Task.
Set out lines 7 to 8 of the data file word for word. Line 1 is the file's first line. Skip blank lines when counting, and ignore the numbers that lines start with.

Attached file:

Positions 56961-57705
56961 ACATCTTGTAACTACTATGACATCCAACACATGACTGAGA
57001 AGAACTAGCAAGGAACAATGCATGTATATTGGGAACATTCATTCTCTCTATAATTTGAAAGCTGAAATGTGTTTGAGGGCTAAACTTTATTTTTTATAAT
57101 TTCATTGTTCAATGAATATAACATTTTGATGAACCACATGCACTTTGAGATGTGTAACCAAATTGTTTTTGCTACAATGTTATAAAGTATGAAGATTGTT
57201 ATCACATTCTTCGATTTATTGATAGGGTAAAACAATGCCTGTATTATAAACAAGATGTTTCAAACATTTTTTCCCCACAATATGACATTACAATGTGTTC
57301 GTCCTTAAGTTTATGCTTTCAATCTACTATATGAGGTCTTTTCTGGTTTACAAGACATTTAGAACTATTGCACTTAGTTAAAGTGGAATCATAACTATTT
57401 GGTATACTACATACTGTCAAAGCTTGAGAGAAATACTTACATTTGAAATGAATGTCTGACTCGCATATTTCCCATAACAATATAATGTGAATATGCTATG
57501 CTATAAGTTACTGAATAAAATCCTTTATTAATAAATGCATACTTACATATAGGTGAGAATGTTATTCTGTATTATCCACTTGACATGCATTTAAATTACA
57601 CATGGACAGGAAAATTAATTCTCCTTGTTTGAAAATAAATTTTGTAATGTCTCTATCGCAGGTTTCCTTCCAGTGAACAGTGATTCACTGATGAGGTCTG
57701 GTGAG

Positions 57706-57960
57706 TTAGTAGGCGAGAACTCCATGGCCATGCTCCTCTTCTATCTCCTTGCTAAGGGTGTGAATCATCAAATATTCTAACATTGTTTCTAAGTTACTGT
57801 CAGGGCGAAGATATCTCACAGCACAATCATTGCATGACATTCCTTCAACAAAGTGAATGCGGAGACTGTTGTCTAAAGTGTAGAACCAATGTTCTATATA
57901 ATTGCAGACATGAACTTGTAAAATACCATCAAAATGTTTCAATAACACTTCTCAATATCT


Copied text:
57401 GGTATACTACATACTGTCAAAGCTTGAGAGAAATACTTACATTTGAAATGAATGTCTGACTCGCATATTTCCCATAACAATATAATGTGAATATGCTATG
57501 CTATAAGTTACTGAATAAAATCCTTTATTAATAAATGCATACTTACATATAGGTGAGAATGTTATTCTGTATTATCCACTTGACATGCATTTAAATTACA